I’m not saying that she was a saint, nor am I saying that she wasn’t, but she took the path of sainthood. That path is revealed to us in the readings for All Saints. It is the path of vision, the way of seeing what is most real, most essential. “I saw…I saw…” wrote St. John in the Apocalypse and in His first Letter he shows us who we are and who we will become. We are children of God and in the future life of eternity we shall be like Him because we shall see Him as He really is. It is the way of seeing that is given to us in our Christian spirituality, the seeking of the face of Jesus, seeing Him and even now becoming like Him without even realizing it.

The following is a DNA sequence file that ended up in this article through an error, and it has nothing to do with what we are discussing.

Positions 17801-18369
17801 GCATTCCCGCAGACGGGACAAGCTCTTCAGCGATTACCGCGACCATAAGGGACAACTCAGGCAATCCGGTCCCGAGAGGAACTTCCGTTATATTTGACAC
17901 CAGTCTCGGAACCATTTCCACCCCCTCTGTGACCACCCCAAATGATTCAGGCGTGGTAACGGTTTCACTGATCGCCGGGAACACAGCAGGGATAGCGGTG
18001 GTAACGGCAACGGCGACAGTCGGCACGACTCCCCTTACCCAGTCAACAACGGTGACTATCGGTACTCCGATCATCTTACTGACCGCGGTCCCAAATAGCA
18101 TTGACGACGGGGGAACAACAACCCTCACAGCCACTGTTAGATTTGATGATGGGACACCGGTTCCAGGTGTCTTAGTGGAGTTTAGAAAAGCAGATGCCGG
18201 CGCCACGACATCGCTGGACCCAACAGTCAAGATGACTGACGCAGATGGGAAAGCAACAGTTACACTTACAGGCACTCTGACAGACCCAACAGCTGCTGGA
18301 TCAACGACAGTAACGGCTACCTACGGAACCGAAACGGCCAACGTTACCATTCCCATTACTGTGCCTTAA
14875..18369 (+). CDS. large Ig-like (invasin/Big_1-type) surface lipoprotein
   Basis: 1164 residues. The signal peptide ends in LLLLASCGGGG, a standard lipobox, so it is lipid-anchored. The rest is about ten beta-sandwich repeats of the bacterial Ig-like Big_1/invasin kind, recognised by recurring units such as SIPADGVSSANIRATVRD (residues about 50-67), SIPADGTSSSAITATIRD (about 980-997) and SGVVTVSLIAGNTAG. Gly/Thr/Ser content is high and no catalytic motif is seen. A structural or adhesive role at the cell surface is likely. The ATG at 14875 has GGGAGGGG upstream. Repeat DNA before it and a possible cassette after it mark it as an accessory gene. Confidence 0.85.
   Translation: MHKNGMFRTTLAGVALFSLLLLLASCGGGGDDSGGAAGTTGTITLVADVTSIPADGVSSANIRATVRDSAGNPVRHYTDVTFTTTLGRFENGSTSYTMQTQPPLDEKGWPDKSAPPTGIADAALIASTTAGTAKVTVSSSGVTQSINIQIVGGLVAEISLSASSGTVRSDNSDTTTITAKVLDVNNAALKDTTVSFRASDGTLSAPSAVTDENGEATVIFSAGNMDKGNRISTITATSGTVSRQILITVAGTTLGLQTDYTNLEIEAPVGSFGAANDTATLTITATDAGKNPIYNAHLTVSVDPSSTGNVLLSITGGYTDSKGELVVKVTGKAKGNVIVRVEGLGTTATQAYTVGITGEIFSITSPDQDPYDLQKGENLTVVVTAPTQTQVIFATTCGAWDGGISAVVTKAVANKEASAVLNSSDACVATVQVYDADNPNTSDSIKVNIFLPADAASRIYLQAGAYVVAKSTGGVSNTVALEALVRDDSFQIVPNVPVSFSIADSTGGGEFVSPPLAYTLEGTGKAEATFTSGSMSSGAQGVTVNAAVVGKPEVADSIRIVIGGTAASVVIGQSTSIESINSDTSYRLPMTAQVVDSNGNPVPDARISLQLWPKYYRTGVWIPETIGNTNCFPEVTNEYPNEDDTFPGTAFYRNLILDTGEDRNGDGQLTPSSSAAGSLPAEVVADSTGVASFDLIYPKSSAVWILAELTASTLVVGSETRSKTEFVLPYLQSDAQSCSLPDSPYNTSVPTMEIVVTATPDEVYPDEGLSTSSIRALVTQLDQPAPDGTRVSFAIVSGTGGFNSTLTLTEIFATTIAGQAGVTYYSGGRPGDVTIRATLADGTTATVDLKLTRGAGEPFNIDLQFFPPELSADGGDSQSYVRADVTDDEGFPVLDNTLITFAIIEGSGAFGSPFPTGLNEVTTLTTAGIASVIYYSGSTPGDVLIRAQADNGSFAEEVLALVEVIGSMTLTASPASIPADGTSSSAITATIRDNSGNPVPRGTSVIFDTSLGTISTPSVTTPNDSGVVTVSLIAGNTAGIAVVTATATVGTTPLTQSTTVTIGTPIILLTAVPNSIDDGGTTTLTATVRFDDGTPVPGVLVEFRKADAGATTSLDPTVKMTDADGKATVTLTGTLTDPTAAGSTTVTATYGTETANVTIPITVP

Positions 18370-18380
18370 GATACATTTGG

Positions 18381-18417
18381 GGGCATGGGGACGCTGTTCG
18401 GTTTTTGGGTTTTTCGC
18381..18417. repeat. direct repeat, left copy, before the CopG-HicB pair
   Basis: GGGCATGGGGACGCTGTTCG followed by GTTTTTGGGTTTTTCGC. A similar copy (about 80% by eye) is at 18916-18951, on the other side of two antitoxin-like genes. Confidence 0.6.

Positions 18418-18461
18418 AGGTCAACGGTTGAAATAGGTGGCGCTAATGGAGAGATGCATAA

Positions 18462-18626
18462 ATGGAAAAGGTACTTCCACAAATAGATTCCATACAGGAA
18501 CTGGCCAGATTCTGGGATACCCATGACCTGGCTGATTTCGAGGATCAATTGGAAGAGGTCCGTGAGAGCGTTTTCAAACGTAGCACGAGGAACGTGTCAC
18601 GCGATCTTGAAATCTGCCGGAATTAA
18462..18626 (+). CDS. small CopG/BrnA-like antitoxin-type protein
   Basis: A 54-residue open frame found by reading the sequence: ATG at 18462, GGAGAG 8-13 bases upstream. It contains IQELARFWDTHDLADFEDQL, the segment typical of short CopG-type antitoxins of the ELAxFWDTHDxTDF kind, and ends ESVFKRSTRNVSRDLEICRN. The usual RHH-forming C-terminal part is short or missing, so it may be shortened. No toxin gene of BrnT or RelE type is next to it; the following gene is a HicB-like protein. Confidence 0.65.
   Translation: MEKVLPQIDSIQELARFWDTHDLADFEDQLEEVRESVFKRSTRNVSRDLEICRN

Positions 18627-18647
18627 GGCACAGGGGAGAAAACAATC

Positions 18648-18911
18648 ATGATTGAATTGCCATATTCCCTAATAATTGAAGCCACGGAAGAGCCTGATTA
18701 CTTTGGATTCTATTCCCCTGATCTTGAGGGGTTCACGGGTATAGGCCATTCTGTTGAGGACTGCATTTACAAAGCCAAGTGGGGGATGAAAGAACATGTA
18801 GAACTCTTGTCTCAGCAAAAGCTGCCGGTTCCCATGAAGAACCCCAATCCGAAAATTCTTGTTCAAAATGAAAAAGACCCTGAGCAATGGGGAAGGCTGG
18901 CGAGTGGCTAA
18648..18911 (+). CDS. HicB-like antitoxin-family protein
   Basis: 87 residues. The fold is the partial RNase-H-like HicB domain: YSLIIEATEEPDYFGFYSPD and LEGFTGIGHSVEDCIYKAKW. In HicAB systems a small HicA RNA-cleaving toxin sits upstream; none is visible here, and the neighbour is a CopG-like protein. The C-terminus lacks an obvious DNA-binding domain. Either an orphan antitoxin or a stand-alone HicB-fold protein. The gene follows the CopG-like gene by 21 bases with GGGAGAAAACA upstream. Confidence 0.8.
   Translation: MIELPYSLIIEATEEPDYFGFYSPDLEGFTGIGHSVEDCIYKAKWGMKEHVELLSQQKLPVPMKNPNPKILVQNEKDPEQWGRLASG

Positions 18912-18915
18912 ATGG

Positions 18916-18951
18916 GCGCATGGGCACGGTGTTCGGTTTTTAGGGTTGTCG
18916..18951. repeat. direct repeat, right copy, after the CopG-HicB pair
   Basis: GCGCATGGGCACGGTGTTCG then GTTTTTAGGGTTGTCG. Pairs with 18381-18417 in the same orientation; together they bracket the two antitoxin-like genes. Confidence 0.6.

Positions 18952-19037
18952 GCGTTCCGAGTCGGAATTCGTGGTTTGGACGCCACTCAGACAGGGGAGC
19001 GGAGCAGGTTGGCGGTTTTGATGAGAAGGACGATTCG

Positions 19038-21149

The movement at the beginning of Matthew chapter five shows us the way. Jesus moves up the mountain. Our eyes are on Him. The mountain is the place of Divine Revelation and what’s happening here is at the heart of everything. He is at the heart of everything, the Divine Heart of God. This is what is real. He moves up the mountain and sits down. The sitting down too is a sacred action. This is God “ex cathedra”, infallible. Jesus sits to teach as the Son of God and the response is that his disciples move forward from the crowd and gather around Him. He is the centre. They are looking at Him, focused on Him and then they listen to His infallible Word. But before listening, before He opens His mouth to speak, they are looking at Him, gazing upon Him, seeing Him and without knowing it they are already becoming like Him. Moulded and fashioned into the image of Jesus. Imperfectly. In a constant state of becoming.